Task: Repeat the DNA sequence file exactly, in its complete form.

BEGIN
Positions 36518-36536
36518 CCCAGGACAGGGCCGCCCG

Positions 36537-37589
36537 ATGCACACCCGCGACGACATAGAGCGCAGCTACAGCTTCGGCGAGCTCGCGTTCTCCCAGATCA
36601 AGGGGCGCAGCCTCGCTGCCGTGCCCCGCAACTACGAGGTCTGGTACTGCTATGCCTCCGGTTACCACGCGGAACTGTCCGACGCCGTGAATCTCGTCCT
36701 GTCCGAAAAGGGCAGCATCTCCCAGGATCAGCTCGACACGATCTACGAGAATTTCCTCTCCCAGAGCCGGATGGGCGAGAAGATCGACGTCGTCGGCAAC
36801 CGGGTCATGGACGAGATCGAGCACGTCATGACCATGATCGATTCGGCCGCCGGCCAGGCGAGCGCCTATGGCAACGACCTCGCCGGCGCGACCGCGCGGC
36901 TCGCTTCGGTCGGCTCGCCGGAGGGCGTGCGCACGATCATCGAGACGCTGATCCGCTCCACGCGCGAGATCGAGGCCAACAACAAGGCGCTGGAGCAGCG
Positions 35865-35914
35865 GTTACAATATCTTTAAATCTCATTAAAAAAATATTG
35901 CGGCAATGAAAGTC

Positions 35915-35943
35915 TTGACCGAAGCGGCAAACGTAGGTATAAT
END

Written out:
Positions 36518-36536
36518 CCCAGGACAGGGCCGCCCG

Positions 36537-37589
36537 ATGCACACCCGCGACGACATAGAGCGCAGCTACAGCTTCGGCGAGCTCGCGTTCTCCCAGATCA
36601 AGGGGCGCAGCCTCGCTGCCGTGCCCCGCAACTACGAGGTCTGGTACTGCTATGCCTCCGGTTACCACGCGGAACTGTCCGACGCCGTGAATCTCGTCCT
36701 GTCCGAAAAGGGCAGCATCTCCCAGGATCAGCTCGACACGATCTACGAGAATTTCCTCTCCCAGAGCCGGATGGGCGAGAAGATCGACGTCGTCGGCAAC
36801 CGGGTCATGGACGAGATCGAGCACGTCATGACCATGATCGATTCGGCCGCCGGCCAGGCGAGCGCCTATGGCAACGACCTCGCCGGCGCGACCGCGCGGC
36901 TCGCTTCGGTCGGCTCGCCGGAGGGCGTGCGCACGATCATCGAGACGCTGATCCGCTCCACGCGCGAGATCGAGGCCAACAACAAGGCGCTGGAGCAGCG
Positions 35865-35914
35865 GTTACAATATCTTTAAATCTCATTAAAAAAATATTG
35901 CGGCAATGAAAGTC

Positions 35915-35943
35915 TTGACCGAAGCGGCAAACGTAGGTATAAT